1949- 1949--Top Hits
I Can Dream, Can't I? - The Tommy Dorsey Orchestra (vocal: Jack Leonard)
A Dreamer's Holiday - Perry Como
Dear Hearts and Gentle People - Bing Crosby
Mule Train - Tennessee Ernie Ford
1952- The Sonotone Corporation, Elmsford , NY , offered for sale a hearing aid using transistors. It weighed 3.5 ounces and was three inches long.
1954-Denzel Washington actor ("St. Elsewhere," Glory, Malcolm X), born Mount Vernon , NY .
1955 - Anchorage , AK , was buried under 17.7 inches of snow in 24 hours, a record for that location. 1958 - Albuquerque , NM , received 14.2 inches of snow to establish a 24 hour record.
Jailhouse Rock - Elvis Presley
At the Hop - Danny & the Juniors
Great Balls of Fire - Jerry Lee Lewis
My Special Angel - Bobby Helms
1957-- "At the Hop" by Danny and the Juniors reached the top of the U-S charts. The song by the Philadelphia street-corner group was originally called "Do the Bop," but the title and lyrics were changed at the suggestion of Dick Clark.
1958-- Chipmunks (Alvin, Simon & Theodore with David Seville) hit #1
1959-- Frankie Avalon's "Why" hits #1
1961-The first airline to carry 100 million passengers was American Airlines, New York City, which selected pioneering aviator Lieutenant General James Harold Doolittle, chairman of the board of Space Technology Laboratories, Los Angeles, as the national symbol of the 100,000,000 th passenger and presented him with a crystal bowl this day.
1963-The single "Dominique" and its companion LP "The Singing Nun" top the Billboard singles chart and album chart respectively. So far, the 45 has sold over 700,000 copies and the LP, 670,000.
1963-A quartet from Minneapolis, Minnesota who called themselves The Trashmen saw their first release, "Surfin' Bird", enter the Billboard Hot 100 where it would reach #4 during the first week of February, next year. The song is a combination of two R&B hits by The Rivingtons: "Papa-Oom-Mow-Mow" and "The Bird's the Word".
1963--- The magazine The New Yorker publishes an interview with Beatles manager Brian Epstein in their "Talk of the Town" column about the band's upcoming Ed Sullivan gig -- the first major press the group has received in the US.
1964--- Trumpeter Hugh Masekela is a featured guest on CBS-TV's game show To Tell the Truth.
Over and Over - The Dave Clark Five
I Got You (I Feel Good) - James Brown
The Sounds of Silence - Simon & Garfunkel
Buckaroo - Buck Owens & The Buckaroos
1967-- Muriel Siebert pays $445,000 plus $7515 initiation fee to become the first woman to own a seat on the New York Stock Exchange.
1968 - The (double) album named "The Beatles" (called by most, "The White Album") was #1 in the U.S. It was the Beatles' first album on their own Apple label and was #1 for nine weeks. The tracks: "Back in the U.S.S.R.", "Dear Prudence", "Glass Onion", "Ob-La-Di Ob-La-Da", "Wild Honey Pie", "The Continuing Story of Bungalow Bill", "While My Guitar Gently Weeps", "Happiness is a Warm Gun", "Martha My Dear", "I'm So Tired", "Blackbird", "Piggies", "Rocky Raccoon", "Don't Pass Me By", "Why Don't We Do It in the Road", "I Will", "Julia", "Birthday", "Yer Blues", "Mother Nature's Son", "Everybody's Got Something to Hide Except for Me and My Monkey", "Sexy Sadie", "Helter Skelter", "Long, Long, Long", "Revolution I", "Honey Pie", "Savoy Truffle", "Cry Baby Cry", "Revolution 9", and "Good Night".
1968-The Doors' "Touch Me" is released. With a guitar intro strongly influenced by The Four Seasons' "C'mon Marianne", the song would reach #3 on the Billboard Hot 100, #1 in Canada, #10 in Australia.
1968- The first major rock concert on the East Coast, the Miami Pop Festival, takes place, a three-day affair featuring Chuck Berry, Marvin Gaye, The Turtles, Joni Mitchell, Procol Harum, Steppenwolf, Canned Heat, Iron Butterfly, The McCoys, Fleetwood Mac, The Box Tops, Three Dog Night, Pacific Gas and Electric, and The Grateful Dead.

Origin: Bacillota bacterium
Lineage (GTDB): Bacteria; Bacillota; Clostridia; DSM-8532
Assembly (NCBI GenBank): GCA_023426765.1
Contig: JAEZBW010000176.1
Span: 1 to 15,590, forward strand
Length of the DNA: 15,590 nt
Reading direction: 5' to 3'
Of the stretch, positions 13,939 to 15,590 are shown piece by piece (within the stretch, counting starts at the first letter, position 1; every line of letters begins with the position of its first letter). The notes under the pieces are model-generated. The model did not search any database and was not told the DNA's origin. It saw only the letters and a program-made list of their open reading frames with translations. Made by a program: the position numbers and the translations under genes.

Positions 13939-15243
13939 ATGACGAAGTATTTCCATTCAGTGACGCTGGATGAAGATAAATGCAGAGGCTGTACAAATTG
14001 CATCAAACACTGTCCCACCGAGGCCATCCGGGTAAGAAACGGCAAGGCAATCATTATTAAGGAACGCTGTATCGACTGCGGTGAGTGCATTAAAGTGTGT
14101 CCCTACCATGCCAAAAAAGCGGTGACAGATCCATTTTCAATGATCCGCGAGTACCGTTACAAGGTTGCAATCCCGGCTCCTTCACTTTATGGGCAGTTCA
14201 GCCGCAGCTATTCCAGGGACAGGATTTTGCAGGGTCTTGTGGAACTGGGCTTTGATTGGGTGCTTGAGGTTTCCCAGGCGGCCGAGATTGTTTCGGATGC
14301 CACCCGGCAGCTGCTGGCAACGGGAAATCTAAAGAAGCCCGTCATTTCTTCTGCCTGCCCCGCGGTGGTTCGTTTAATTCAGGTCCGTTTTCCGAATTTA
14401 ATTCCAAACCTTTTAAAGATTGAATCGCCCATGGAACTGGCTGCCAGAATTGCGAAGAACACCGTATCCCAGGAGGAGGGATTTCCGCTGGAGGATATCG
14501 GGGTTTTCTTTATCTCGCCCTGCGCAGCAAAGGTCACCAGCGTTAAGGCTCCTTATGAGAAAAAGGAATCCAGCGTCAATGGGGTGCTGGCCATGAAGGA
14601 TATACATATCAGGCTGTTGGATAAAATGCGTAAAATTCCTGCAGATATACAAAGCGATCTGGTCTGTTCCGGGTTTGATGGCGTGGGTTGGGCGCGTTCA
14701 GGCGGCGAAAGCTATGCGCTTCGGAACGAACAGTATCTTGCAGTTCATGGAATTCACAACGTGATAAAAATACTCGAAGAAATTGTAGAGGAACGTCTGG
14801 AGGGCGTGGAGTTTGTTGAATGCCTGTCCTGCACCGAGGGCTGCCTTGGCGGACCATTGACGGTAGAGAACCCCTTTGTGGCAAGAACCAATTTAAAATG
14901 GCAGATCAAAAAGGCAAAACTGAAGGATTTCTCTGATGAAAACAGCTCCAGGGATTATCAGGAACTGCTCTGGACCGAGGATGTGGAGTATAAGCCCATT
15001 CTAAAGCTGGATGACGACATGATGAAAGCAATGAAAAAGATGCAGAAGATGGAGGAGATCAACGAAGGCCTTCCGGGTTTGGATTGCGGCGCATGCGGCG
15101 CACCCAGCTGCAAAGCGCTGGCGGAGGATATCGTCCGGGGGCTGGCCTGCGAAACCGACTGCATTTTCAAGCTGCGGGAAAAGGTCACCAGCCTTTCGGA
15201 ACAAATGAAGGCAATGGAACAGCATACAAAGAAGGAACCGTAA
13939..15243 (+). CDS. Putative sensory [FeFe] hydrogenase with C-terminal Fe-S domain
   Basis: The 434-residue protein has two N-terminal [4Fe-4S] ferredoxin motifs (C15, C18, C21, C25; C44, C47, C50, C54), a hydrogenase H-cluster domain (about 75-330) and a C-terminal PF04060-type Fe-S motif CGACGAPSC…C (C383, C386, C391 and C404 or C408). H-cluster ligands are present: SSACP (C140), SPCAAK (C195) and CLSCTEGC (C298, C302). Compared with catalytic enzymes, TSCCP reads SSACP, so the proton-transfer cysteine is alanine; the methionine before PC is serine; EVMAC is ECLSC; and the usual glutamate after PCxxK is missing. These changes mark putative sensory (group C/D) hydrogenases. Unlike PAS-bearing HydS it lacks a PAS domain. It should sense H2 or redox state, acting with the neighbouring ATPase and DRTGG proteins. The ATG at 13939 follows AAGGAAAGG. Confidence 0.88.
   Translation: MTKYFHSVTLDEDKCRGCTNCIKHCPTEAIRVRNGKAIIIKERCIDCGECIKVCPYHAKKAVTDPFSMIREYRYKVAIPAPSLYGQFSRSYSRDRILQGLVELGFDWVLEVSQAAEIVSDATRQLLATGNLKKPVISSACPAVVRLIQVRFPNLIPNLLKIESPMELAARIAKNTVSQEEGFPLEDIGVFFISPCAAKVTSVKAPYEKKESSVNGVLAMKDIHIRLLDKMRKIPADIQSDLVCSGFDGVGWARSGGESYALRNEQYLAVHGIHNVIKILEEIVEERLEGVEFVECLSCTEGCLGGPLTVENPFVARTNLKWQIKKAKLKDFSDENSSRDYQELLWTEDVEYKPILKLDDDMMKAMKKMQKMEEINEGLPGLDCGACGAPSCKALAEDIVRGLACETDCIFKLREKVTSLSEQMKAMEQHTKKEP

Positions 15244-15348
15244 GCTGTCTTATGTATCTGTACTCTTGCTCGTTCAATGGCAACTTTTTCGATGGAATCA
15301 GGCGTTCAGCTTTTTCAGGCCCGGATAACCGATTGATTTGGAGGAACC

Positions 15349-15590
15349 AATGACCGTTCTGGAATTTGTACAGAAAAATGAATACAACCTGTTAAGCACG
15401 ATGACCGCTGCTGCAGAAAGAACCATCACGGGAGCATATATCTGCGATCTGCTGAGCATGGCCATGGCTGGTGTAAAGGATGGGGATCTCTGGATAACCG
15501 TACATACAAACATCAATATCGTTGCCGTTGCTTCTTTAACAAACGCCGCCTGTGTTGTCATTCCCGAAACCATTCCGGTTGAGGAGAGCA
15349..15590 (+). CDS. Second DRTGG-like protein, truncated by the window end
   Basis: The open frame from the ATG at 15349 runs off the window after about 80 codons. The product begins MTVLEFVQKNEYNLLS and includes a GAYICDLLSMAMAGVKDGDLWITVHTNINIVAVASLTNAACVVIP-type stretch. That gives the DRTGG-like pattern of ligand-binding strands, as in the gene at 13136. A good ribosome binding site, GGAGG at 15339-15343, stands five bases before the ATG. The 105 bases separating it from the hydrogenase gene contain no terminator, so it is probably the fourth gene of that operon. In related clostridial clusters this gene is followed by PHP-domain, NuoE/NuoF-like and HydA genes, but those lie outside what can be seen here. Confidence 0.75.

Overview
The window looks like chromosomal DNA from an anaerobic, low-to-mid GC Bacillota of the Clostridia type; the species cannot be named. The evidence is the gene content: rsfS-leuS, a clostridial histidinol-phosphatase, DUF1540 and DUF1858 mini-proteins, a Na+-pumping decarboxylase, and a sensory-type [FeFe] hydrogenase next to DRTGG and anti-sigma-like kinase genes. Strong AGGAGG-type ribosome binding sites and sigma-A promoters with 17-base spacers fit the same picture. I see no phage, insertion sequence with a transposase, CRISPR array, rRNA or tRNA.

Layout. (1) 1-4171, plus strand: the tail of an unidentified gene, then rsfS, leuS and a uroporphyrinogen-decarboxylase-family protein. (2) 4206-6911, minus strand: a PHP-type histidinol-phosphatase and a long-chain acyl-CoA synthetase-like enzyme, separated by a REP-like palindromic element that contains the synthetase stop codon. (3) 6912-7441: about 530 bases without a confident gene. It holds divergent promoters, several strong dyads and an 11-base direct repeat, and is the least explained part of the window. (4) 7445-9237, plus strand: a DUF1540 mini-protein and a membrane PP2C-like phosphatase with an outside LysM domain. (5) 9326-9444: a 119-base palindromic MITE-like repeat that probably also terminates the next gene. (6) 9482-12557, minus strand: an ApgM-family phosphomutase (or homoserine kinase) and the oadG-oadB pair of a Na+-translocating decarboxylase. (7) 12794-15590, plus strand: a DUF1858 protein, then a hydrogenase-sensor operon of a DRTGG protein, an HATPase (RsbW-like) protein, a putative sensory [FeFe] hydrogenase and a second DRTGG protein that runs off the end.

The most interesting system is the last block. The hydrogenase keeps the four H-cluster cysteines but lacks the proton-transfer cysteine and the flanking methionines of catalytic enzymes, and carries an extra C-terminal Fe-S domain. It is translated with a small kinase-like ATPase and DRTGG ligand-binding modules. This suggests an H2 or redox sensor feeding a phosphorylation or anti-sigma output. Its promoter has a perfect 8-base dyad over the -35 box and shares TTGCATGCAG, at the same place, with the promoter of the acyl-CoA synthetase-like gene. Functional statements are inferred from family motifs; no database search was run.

The Most Beautiful Girl - Charlie Rich
Goodbye Yellow Brick Road - Elton John
Time in a Bottle - Jim Croce
If We Make It Through December - Merle Haggard
1974-- Helen Reddy's "Angie Baby" hits #1
1978- Ohio State University football coach Woody Hayes punched a player from Clemson University during Clemson's 19-15 victory in the Gator Bowl. Hayes was upset that the Buckeyes were losing, but OSU official were upset, too. They fired Hayes for the incident.
1978--- 30th hat trick in Islander history (Mike Bossy
1981-The first child born in the United States through in vitro fertilization was Elizabeth Jordan Carr, born at Norfolk Hospital , Norfolk , VA.
Physical - Olivia Newton-John
Waiting for a Girl like You - Foreigner
Let's Groove - Earth, Wind & Fire
Love in the First Degree – Alabama
1981-Warner Brothers Records, which includes Elektra and Asylum, follows the lead of RCA and raises its price for 45 rpm singles to $1.99.
1984---Singer Michael Jackson won a record eight Grammy Awards at the presentation ceremony in Los Angeles. But he lost the best song award to "Every Breath You Take," written by Sting for the Police. Jackson's Pepsi commercial - the one in which he was injured when his hair caught fire - premiered that day on MTV.
1987 - A winter storm produced heavy snow in the Upper Mississippi Valley and the Upper Great Lakes Region. Up to twenty inches of snow buried southern Minnesota , and 20 to 40 mph northwesterly winds produced snow drifts six feet high, and reduced visibilities to near zero at times in blowing snow. There were a thousand traffic accidents in Michigan during the storm, resulting in thirty-five injuries.
Another Day in Paradise - Phil Collins
Don't Know Much - Linda Ronstadt (featuring Aaron Neville)
Rhythm Nation - Janet Jackson
A Woman in Love - Ronnie Milsap
1996 - Canadian singer Alanis Morissette won four major Grammy Awards, including album of the year and rock album of the year for "Jagged Little Pill." She also picked up trophies for best rock song and best female rock vocal performance, both for her single "You Oughta Know." Canadians picked up a total of 11 Grammys, including two by Joni Mitchell for her album "Turbulent Indigo." Faith Hill won the best country album Grammy for "The Woman in Me."
2003 - A severe snow storm hit northern California and southern Oregon. As much as 2 feet of snow fell along Interstate 5 closing a 150-mile stretch of the interstate, stranding hundreds of travelers. Winds from the storm caused power outages to more than 200,000 customers in California and Oregon. One man died of a heart attack after helping other drivers.
2004 - Los Angeles (downtown) broke a daily rainfall record for the month of December (5.55 inches). This was the third wettest calendar day in Los Angeles since records began in 1877.